Feb. 3 is “Four Chaplains Day” in America by unanimous act of Congress in 1988. Unfortunately, it is generally not taught to the children in the schools, observed by governmental bodies, nor reported on by media. Consequently, the truly inspiring story of the Four Chaplains, who they are and why there is a day honoring them is unknown by most Americans.

American Legionnaires in California, wartime veterans, believing that the lives and example of selfless service of the Four Chaplains should always be remembered, have by resolution initiated an effort to honor the Four Chaplains in a special and enduring way on Four Chaplains Day 2014:

On Monday, Feb. 3, at 1 p.m., ceremonies will be held dedicating a permanent plaque at Mt. Soledad National Veterans Memorial honoring the selfless heroism in World War II of the Four Chaplains – Rev. George Fox (Methodist), Rabbi Alexander Goode, Father John P. Washington (Roman Catholic) and Rev. Clark V. Poling (Dutch Reformed).

It was on Feb. 3, 1943, that the troop ship Dorchester, with 900 soldiers and the Four Chaplains aboard, was torpedoed in the dead of night on its way to Greenland. The explosion ripped through the Dorchester from below the water line. Many troops drowned below decks as the Dorchester flooded and swiftly began to sink in the frigid sea.

The Four Chaplains acted to calm and aid the troops, in part by distributing life jackets to those who became separated from their own in the chaos and darkness created by the torpedo blast. When there were no more life jackets, each of the Four Chaplains, knowing that it meant certain death, took off his life jacket and put it on a soldier without one. They continued to help troops into lifeboats, until no room was left.

Then, as surviving soldiers who witnessed it later testified, the Four Chaplains went to their deaths together, their arms linked, praying for the troops and singing hymns, until the Dorchester sank and they disappeared beneath the sea, selflessly sacrificing their lives “so others may live.”

It was and is an awe-inspiring, magnificent act of quiet heroism, of selfless service and sacrifice for others, of faith and love lived, an example to be celebrated, commemorated and emulated, and never to be forgotten. (The Four Chaplains story in more detail is available in this previous column of mine.)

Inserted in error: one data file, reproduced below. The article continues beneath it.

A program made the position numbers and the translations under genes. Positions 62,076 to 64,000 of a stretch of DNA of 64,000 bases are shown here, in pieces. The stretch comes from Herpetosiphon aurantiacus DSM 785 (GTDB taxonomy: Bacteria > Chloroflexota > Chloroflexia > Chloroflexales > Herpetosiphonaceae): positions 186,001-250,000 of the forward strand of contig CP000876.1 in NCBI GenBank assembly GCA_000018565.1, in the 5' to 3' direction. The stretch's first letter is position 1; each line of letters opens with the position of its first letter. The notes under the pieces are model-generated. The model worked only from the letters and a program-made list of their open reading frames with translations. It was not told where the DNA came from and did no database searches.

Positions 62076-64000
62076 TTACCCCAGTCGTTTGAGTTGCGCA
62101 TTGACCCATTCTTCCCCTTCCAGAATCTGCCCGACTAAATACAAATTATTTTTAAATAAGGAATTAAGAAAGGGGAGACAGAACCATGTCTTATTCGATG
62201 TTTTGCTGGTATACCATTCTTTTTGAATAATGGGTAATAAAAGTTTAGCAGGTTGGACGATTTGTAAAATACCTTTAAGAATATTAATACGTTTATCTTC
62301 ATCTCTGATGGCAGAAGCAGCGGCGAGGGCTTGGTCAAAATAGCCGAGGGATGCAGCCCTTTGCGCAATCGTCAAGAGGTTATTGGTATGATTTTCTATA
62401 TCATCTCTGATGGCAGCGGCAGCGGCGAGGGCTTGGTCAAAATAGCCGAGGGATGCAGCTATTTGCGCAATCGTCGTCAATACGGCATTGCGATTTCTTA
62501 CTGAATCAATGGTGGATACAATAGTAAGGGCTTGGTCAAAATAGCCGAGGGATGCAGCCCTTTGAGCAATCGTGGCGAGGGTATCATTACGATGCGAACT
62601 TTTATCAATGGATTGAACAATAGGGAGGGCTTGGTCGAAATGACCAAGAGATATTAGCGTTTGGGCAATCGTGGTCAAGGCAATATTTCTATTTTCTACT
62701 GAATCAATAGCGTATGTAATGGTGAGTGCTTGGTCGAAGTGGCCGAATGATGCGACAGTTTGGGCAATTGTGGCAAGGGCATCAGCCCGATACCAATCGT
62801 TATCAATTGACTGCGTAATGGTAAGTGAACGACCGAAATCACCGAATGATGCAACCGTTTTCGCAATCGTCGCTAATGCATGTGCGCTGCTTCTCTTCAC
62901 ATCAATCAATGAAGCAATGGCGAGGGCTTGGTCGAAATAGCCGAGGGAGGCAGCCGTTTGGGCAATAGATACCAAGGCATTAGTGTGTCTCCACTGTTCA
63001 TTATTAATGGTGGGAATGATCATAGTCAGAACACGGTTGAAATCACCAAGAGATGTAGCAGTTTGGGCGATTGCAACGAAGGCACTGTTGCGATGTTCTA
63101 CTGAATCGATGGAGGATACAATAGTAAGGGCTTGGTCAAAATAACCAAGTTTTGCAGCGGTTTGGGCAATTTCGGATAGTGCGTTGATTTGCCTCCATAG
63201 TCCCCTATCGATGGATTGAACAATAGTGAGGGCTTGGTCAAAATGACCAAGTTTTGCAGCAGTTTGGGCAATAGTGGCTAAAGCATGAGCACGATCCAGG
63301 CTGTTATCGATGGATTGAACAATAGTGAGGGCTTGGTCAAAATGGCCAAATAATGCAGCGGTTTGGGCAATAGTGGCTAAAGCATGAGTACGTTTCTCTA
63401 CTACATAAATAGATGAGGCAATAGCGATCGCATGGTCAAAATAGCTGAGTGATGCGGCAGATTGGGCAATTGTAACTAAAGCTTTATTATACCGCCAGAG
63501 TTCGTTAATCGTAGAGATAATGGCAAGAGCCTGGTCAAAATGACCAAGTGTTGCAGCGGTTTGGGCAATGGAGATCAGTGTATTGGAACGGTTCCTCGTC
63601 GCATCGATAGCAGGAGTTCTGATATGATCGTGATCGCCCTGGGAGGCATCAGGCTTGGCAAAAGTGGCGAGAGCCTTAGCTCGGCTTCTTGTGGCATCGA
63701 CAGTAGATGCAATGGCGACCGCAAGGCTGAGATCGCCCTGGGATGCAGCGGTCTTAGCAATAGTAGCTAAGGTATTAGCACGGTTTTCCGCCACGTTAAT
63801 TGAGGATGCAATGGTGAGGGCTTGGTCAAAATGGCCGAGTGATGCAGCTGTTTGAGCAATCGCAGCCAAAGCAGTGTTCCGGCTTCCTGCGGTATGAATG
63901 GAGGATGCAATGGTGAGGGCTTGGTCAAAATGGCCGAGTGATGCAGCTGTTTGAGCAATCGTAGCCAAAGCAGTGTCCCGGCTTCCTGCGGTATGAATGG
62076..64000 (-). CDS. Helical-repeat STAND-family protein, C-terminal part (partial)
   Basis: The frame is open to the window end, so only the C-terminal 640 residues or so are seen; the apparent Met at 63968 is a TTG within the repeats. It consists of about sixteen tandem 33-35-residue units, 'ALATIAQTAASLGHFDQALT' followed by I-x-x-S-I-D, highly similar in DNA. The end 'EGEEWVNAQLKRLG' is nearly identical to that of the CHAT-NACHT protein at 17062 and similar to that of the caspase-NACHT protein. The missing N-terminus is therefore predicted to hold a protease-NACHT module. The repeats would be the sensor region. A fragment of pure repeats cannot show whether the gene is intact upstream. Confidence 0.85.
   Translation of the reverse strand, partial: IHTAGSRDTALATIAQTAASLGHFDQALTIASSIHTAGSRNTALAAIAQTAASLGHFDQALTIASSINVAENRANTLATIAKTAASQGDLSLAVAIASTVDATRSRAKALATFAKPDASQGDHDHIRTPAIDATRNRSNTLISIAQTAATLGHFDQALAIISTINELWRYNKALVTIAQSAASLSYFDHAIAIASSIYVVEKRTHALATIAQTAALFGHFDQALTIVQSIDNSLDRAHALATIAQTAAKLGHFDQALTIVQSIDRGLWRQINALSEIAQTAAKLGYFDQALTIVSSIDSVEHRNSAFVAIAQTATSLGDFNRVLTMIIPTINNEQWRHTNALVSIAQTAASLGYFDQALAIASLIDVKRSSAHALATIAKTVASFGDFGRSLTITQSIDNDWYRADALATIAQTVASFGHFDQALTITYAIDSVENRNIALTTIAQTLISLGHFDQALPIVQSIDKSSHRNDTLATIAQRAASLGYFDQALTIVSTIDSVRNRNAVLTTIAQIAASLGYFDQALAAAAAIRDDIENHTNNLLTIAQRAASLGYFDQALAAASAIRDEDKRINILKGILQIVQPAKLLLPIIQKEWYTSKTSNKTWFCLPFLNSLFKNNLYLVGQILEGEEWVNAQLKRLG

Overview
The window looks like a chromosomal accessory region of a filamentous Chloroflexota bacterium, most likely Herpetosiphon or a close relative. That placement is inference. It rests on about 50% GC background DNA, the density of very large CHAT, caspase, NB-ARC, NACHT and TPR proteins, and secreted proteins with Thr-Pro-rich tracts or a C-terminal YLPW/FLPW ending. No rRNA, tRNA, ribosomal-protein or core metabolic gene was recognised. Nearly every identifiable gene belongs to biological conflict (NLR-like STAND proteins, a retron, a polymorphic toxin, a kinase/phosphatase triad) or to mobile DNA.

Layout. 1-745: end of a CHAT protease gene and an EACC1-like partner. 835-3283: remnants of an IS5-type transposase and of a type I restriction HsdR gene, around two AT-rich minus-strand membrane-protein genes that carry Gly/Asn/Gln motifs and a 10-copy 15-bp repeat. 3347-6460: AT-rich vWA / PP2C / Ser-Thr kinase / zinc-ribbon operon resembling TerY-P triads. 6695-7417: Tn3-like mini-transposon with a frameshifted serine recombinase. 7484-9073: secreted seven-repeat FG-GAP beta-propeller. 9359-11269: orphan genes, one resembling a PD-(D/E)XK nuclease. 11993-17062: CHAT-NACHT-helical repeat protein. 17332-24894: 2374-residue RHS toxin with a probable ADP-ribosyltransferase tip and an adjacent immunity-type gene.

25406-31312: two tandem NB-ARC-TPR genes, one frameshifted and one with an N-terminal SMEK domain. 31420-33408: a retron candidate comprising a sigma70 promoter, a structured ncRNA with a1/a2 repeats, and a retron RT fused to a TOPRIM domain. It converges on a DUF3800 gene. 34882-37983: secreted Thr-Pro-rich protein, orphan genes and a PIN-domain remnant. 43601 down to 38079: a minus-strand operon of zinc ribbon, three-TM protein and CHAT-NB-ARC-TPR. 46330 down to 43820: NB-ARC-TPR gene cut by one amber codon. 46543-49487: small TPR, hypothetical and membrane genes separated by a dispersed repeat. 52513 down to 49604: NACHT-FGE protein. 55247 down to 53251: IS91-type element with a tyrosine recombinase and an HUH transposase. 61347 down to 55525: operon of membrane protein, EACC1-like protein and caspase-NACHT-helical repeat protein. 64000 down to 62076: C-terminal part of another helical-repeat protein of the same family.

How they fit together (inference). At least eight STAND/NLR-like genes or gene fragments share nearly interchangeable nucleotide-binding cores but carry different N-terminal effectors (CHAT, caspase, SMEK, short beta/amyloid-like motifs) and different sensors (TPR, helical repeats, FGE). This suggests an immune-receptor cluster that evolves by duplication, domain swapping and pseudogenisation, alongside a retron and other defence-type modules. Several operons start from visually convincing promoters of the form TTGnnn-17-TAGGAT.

Congress awarded the Purple Heart and the Distinguished Service Cross to the Four Chaplains in 1944. The Medal of Honor was proposed but was not awarded due to the requirement that it can only be awarded to combatants. In its stead, Congress later created a Four Chaplains Medal and an unprecedented Congressional Medal of Valor in 1961. The American Legion continues to advocate that an exception be made and the Medal of Honor be awarded to the Four Chaplains.

A measure of how the Four Chaplains are honored and revered by veterans of today is expressed in statements issued by two of America’s greatest living military heroes, to be delivered on their behalf at the ceremonies dedicating a plaque to the Four Chaplains at Mt. Soledad on Feb. 3.

Retired Maj. Gen. Patrick H. Brady, Medal of Honor (Vietnam), considered America’s most decorated living veteran, who has described the generally unknown or ignored humanitarian acts of American troops while in war in Vietnam in his book, “Dead Men Flying: America’s Battlefield Angels” (WND Books), issued this tribute to the Four Chaplains:

“As one who has been honored by many great men up to and including the president of the United States, no honor has been more satisfying than my Humanitarian Award from the chapel of the Four Chaplains. Their legacy of courage and sacrifice is vital for our nation’s survival. Our youth need to know that courage is the key to success in life and that God will give us all we ask for. You can’t use it up – and their faith is the foundation of their courage. Sacrifice is love in action, the source of happiness and our eternal inheritance from the Four Chaplains.”

Retired Adm. Jeremiah A. Denton, seven years and seven months a prisoner of war in Vietnam, later U.S. senator (Alabama) and author of the classic book on the tortures inflicted on American POWs by their communist captors, “When Hell Was In Session” (WND Books), issued this statement on the Four Chaplains:

“The Four Chaplains proved their faith with ultimate sacrifice – not in a flash of combatant action – but with peaceful discernment, humble devotion and extraordinary valor. They lived this life knowing God’s real presence and eternal promise. Blessed with men of this caliber, our nation must do the same.”

These tributes of Gen. Brady and Adm. Denton will be included as other veterans and patriots honor the Four Chaplains at Mt. Soledad, beneath the cross there honoring veterans – which the intolerant secular extremists of the ACLU, which has become the Taliban of American liberal secularism, have been suing to destroy in an abusive and fanatical litigation attack now in its 24th year.

San Diego Attorney Charles S. LiMandri will be the keynote speaker. As founder of the Freedom of Conscience Defense Fund (FCDF) and past western regional director of the Thomas More Law Center, LiMandri is credited with having done more than any other person to save the Mt. Soledad Veterans Memorial “as it is, where it is,” with the veterans-honoring cross still intact.

Rep. Duncan Hunter, a former Marine, will speak unless needed for a vote in Washington, in which case a representative will speak.

Other veterans and American Legionnaires will also participate.

The Four Chaplains Day ceremonies are public, and all are invited to attend and honor the Four Chaplains at Mt. Soledad National Veterans Memorial, Feb. 3, at 1 p.m.

Note: Read our discussion guidelines before commenting.